Jay Jay [French] is the mastermind on all things Twisted these days. My megalomaniacal — a word I just used in a book I’m writing about myself — those megalomaniacal days of the 80’s ... I have handed the reigns completely over to Jay Jay and Mark Mendoza. I am often blown away by the quantity output that they were able to cull from our past … it’s like the living Tupac Shakur, who just keeps putting out new product (laughs). You’ve got some grand vision of the Twisted Sister legacy — and I don’t mean that in sarcastic terms — I don’t question the passion about pursing it, I’m just so busy doing other things. “Hey, man, run with it, run with it.”

“Under the Blade” (1982) was a great album. It has been said that the production wasn’t very good but I love the raw sound.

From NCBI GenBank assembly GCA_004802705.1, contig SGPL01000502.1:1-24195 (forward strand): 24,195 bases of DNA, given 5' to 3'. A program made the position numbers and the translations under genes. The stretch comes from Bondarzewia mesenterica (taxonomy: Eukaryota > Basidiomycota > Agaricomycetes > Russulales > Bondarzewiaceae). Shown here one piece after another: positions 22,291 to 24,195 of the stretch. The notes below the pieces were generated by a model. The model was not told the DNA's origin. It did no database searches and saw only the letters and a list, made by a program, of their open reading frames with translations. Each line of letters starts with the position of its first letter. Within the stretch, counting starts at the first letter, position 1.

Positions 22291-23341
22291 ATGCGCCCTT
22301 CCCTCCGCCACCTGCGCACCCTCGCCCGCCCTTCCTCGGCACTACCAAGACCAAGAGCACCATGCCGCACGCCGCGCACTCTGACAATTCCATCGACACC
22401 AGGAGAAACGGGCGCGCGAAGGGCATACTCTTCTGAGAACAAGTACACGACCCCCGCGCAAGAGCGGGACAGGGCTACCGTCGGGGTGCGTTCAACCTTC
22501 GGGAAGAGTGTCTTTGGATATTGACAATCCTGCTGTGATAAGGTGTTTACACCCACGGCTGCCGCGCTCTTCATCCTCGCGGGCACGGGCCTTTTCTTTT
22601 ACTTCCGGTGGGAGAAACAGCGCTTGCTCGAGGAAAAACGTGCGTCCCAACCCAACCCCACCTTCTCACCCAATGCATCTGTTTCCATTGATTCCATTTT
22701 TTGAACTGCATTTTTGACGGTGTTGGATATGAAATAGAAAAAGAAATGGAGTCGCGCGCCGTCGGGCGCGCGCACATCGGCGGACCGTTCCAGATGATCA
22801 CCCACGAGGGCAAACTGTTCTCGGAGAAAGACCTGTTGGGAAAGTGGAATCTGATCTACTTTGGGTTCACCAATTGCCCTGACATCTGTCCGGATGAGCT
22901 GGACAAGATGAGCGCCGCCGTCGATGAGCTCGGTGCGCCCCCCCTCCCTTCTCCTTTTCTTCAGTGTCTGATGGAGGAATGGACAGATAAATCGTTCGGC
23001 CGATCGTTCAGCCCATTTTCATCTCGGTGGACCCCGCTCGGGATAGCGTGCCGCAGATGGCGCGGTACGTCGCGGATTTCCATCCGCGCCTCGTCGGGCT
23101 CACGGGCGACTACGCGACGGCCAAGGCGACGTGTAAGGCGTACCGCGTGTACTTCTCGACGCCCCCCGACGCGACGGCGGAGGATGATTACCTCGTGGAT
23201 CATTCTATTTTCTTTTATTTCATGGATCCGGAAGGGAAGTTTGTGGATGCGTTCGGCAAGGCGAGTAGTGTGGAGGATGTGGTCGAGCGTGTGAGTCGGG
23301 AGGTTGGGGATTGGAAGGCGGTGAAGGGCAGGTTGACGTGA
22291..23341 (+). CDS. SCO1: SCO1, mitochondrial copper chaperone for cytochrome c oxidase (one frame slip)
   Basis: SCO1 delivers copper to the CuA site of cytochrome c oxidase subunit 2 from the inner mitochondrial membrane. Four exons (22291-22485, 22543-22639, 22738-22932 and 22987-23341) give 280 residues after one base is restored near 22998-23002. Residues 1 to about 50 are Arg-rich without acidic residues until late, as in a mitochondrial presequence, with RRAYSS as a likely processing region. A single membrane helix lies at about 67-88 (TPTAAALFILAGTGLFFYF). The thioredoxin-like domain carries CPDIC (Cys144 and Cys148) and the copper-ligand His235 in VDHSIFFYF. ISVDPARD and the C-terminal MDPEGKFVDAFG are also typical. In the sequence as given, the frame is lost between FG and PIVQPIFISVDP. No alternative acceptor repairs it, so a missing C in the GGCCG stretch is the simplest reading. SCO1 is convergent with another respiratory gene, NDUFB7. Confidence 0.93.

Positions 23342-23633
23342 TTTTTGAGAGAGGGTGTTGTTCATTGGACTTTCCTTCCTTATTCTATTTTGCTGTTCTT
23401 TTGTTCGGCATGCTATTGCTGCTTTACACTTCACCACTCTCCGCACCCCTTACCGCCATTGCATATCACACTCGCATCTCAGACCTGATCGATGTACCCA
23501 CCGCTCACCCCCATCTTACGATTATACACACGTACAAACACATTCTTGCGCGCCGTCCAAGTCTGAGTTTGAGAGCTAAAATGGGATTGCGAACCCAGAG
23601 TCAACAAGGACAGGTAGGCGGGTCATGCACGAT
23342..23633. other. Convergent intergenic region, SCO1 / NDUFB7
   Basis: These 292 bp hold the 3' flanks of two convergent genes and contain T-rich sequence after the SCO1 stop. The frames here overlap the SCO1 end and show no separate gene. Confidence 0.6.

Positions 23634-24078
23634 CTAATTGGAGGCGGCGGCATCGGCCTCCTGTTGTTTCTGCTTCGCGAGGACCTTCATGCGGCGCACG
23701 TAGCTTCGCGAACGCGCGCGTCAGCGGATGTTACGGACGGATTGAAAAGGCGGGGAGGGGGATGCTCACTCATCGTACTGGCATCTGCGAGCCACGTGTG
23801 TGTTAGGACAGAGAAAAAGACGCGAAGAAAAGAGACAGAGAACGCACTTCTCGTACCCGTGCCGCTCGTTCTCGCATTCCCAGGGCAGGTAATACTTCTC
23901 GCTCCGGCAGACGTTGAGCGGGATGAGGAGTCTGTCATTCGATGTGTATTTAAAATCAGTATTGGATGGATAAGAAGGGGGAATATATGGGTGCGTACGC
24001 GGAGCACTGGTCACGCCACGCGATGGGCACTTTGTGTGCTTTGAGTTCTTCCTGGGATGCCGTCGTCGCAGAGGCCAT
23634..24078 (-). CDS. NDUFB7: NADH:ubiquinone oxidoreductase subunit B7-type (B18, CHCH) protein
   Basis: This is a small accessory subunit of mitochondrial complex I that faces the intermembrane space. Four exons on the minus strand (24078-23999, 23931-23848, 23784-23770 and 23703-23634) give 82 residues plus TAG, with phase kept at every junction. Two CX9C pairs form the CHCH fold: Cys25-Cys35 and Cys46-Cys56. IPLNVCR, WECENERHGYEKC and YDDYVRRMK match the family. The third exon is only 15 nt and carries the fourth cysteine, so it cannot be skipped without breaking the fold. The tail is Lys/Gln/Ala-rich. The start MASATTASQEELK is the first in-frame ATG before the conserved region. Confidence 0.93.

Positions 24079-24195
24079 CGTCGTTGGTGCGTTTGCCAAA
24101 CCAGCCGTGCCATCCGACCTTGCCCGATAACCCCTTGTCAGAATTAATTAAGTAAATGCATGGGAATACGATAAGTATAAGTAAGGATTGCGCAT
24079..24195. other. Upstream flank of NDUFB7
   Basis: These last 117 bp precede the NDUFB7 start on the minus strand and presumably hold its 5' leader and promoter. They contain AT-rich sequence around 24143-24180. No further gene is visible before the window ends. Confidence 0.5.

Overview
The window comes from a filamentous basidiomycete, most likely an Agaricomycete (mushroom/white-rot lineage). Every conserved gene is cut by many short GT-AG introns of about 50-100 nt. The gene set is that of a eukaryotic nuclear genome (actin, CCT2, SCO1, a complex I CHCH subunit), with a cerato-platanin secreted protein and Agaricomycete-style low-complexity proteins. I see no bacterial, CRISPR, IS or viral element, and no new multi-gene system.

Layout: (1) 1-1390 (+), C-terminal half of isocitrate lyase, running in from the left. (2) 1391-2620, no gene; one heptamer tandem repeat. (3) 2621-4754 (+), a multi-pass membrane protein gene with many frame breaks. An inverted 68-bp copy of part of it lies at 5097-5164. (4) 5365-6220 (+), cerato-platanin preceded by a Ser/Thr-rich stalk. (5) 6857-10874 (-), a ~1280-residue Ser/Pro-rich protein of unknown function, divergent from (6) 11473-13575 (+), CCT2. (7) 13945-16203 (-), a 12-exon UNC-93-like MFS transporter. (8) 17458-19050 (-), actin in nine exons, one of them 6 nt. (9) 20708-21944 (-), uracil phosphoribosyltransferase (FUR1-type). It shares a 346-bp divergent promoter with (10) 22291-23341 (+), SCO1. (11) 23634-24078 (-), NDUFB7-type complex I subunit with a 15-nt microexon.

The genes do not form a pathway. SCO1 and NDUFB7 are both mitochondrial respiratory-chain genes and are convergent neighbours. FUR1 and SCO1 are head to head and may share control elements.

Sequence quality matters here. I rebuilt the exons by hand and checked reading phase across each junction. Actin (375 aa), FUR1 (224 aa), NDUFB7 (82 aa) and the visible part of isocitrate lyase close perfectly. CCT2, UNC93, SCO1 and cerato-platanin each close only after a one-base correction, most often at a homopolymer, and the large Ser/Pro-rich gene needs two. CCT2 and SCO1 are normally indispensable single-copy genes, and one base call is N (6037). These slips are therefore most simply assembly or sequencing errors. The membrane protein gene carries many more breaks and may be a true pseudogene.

Snider: You’re not alone. There is definitely a body of people — and I’m not one of them — who feel that “Under the Blade” is the best record that Twisted Sister ever did. It certainly speaks to the time. To me, my favorite is “You Can’t Stop Rock and Roll.” I’m not speaking against “Under the Blade,” I’m just saying I don’t think it’s the best thing we ever did. I think that we were just getting comfortable with the studio and understanding what recording was, you know, the process. There’s a live environment and then there’s a studio environment and you’ve got to master each. I know there’s a whole argument where people say 'why should it be different in the studio?' But the answer is: people are sitting in their bedrooms or cars and not drinking a beer and jumping up and down like in a live environment. It’s a different environment and you have to recognize that, you’ve got to create the right sound for the experience. People alone in a bedroom as opposed to packed in a concert hall having a couple of beers and your rocking your ass off. So “Under the Blade,” by many, is considered to be the best thing we ever did. I think it also plays to the whole new age of heavy metal. A lot of people don’t know but we were at the forefront there, at the time touring with the Metallicas and the Anthraxs and the Maidens … all those bands of that sound and that stuff. It reflects that time, when we were in the trenches, so to speak.